With five days to go until Illinois primary voters head to the polls, the 10th district Democratic contest remains a tossup as it’s still unclear whether state Rep. Julie Hamos will be able to overcome marketing consultant Dan Seals’ name identification advantage.
After running two successive but unsuccessful campaigns against Rep. Mark Kirk in 2006 and 2008, Seals has built up what some have called an insurmountable lead in the polls — even though Hamos is well-respected in local Democratic circles, and national Republicans confess they would slightly prefer a matchup against Seals.
Public polling has been scarce since Seals released his own survey in August, which showed him more than 50 points ahead of Hamos. What’s more, Seals has a track record of handily defeating primary opponents. He defeated former Clinton White House aide Jay Footlik in the 2008 primary, winning about 81 percent of the vote.
But as Hamos’ supporters are quick to point out, the well-funded state Representative has run a much stronger campaign than Footlik. A top aide from one of Hamos’ biggest supporters, EMILY’s List, argued that she has run a better campaign than Seals.
“Julie Hamos has put together an incredibly strong campaign,— EMILY’s List Political Director Jonathan Parker said. “She is the perfect candidate to go on and win this seat for Democrats in the general elections, and we’ll see on Tuesday what the voters say.—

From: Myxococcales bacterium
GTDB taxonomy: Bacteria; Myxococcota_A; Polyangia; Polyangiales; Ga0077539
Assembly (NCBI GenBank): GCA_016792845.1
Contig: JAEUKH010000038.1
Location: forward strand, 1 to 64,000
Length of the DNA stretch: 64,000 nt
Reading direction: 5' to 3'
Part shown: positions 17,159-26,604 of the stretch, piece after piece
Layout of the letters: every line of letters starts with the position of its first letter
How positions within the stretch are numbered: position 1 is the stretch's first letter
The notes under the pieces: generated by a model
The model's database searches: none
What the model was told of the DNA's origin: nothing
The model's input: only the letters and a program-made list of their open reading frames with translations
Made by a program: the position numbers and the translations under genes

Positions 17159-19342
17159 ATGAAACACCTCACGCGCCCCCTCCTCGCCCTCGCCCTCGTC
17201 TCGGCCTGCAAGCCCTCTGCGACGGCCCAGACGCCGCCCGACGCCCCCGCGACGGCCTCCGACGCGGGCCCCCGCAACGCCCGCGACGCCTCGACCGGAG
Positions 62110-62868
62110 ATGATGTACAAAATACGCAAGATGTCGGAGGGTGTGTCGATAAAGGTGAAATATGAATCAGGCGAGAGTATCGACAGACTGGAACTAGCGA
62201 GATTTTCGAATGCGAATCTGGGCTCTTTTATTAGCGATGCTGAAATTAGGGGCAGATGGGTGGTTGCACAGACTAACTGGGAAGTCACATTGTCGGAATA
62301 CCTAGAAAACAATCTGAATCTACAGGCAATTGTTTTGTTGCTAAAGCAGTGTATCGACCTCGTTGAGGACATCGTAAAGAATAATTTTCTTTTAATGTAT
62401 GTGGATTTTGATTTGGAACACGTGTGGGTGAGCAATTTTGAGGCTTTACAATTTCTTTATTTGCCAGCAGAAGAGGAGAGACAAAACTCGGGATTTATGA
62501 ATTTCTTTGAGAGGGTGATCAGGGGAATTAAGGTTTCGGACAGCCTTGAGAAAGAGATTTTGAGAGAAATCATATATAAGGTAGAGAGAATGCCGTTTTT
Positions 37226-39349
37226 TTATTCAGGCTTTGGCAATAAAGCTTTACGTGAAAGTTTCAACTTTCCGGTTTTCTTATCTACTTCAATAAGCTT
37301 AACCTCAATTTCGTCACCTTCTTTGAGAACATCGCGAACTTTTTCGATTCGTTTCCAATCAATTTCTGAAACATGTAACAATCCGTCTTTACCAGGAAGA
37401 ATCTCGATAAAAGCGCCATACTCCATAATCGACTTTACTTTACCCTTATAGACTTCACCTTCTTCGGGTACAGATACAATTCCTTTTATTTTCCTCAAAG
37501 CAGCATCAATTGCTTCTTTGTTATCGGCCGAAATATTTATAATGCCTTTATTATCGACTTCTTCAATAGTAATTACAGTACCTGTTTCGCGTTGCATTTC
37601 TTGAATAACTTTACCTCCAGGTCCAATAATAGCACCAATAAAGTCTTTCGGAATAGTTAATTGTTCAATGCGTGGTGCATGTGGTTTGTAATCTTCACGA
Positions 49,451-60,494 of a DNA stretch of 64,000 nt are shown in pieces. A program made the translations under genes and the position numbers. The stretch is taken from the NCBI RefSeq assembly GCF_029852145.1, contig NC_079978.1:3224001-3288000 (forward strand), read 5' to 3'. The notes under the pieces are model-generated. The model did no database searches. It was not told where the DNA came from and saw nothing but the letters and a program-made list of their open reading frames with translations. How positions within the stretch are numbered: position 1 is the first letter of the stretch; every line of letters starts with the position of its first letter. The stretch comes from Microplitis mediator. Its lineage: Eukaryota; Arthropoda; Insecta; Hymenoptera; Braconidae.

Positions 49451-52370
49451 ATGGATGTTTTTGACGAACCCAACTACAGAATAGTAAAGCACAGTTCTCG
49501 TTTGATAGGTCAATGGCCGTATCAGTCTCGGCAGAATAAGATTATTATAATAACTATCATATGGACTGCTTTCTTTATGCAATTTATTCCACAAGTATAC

But even with some of the best fundraising in the country (Hamos raised just more than $1 million for the race through Jan. 13, while Seals brought in $500,000), Hamos was only able to go up on broadcast television this week because of the cost-prohibitive Chicago media market.
Nonetheless, primaries — and turnout in early February frigid temperatures — are unpredictable.
John Michael Gonzalez, a lobbyist and Democratic strategist who’s worked in Illinois, said he still thinks his favored candidate, Seals, has the upper hand.
“He had the advantages going in,— Gonzalez said. “She was the kind of candidate to overcome his advantages, she could have done it. At the end, I don’t think she did.—
And in the general election, at least one national Republican admitted that the GOP would rather face Seals than Hamos. Republicans see Hamos’ weak points as her voting record in the state Capitol, especially when voters this cycle have already demonstrated their preference for atypical and outsider candidates.
But the source argued that Seals has already lost the seat twice to Kirk in two favorable cycles for Democrats, and Hamos’ powerhouse fundraising ability is a big asset.
“With her on the ticket, it’s going to be a more expensive race,— the well-placed Republican said.